Freedom House, an independent watchdog organization that ranks countries based on political rights and civil liberties, released its 2018 report denoting its 12th straight year of democratic erosion throughout the world. The internet has been a tool for liberation of oppressed peoples, but authoritarian regimes have figured out how to curb those abilities through a variety of methods such as the Sudanese government, which has blocked internet access for activists in recent weeks, Myanmar’s jailing of journalists as spies, Russia’s spreading disinformation using the innocuously named Internet Research Agency, or labeling legitimate media outlets as “fake news” to quiet voices of reason.
Your voice matters. Democracy provides a voice for everyone. Suppressing those voices on the internet suppresses democracy. Even when your opinion conflicts with someone else’s, it’s important to hear those voices. In the words of famed biographer, Evelyn Beatrice Hall, quote “I disapprove of what you say, but I will defend to the death your right to say it,” end quote.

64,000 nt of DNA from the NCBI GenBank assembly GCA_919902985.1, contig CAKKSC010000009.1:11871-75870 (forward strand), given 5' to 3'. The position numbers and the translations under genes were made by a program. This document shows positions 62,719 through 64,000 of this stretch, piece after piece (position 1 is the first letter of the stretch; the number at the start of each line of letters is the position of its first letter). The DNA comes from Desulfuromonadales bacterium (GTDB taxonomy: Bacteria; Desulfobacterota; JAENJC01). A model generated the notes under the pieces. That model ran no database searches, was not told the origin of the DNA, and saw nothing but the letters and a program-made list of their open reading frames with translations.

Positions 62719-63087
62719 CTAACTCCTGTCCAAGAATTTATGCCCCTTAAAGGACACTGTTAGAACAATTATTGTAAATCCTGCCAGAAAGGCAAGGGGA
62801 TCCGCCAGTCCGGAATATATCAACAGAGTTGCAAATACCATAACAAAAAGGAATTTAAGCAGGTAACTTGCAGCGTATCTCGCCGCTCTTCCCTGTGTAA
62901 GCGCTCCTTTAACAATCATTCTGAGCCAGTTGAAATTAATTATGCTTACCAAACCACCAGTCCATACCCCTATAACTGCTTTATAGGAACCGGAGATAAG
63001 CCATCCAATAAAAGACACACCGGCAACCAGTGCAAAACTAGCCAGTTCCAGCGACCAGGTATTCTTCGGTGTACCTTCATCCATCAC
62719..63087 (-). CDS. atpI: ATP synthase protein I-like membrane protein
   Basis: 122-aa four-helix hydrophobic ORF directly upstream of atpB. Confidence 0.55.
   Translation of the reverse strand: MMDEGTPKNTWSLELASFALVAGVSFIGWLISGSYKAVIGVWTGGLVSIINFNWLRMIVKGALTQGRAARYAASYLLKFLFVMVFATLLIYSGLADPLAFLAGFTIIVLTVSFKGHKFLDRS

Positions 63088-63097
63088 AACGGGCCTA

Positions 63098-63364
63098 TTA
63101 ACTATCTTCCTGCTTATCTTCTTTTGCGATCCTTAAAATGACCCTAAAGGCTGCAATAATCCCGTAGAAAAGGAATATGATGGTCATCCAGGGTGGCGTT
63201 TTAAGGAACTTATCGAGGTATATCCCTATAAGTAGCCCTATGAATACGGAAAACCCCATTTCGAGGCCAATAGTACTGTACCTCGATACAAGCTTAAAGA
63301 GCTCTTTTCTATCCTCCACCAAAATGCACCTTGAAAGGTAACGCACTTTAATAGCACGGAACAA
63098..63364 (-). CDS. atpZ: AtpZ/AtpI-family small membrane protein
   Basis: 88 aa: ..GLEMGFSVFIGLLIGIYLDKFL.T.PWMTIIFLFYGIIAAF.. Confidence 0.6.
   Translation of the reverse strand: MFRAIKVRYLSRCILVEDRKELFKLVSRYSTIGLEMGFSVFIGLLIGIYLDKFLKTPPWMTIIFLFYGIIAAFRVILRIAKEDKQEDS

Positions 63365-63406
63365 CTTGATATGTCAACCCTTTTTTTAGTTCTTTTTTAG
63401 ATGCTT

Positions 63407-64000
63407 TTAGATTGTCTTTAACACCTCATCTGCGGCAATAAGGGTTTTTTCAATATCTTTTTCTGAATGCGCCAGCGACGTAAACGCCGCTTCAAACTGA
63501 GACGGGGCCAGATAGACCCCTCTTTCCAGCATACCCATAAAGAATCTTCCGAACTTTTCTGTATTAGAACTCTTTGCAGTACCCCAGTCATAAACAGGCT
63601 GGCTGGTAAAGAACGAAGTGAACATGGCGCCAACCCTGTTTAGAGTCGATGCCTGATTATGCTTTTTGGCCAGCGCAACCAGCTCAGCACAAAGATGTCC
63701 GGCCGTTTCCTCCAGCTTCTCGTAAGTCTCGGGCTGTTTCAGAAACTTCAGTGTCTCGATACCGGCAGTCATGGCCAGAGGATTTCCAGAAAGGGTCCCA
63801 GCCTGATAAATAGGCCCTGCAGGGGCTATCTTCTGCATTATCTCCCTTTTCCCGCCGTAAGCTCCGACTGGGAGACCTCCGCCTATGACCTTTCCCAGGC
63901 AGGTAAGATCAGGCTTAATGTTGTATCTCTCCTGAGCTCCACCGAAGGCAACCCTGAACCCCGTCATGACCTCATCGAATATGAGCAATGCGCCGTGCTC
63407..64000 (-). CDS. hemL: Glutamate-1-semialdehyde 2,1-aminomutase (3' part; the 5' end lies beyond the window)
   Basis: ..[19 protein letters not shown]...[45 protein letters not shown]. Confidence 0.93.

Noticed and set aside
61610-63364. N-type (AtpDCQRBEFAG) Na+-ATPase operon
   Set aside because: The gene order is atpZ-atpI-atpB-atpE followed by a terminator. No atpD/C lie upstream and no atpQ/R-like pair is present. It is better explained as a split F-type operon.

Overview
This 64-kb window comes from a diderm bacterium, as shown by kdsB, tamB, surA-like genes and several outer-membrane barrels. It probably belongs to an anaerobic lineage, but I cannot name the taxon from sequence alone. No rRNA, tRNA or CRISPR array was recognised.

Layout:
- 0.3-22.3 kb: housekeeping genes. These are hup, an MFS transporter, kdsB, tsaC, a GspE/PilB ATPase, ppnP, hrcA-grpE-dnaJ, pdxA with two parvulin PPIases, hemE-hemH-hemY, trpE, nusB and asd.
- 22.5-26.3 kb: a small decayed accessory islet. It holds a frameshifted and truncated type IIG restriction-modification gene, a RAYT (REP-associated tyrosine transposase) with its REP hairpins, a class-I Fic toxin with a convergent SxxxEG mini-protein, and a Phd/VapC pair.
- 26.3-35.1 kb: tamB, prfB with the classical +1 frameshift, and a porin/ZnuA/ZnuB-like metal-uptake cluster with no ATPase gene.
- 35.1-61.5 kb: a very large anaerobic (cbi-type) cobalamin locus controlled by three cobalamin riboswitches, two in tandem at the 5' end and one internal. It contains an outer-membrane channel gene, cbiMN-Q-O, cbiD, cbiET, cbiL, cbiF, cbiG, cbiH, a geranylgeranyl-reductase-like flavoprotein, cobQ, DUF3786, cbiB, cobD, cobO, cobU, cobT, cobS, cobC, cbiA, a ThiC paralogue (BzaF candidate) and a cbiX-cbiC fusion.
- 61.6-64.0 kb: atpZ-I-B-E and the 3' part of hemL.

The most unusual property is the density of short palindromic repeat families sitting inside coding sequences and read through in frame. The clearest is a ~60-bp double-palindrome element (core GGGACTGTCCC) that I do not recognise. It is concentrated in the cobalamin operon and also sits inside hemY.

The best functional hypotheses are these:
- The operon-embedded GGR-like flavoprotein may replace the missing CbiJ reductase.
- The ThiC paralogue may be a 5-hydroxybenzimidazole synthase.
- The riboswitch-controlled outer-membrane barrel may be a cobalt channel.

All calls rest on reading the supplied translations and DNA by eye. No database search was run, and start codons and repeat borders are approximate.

There’re links for ways for you to get involved in the show notes at raymondtec.com.
Let’s move on to privacy concerns.
A security researcher has discovered that unpatched DSL modems across France and Spain are running old software which allows attackers to get their WiFi network names and passwords. In these times of smart homes and connected alarm systems, having a vulnerable wireless network is a huge liability. I know most of my listeners are in the US, but I wanted to remind everyone that they should be updating the software on all their devices.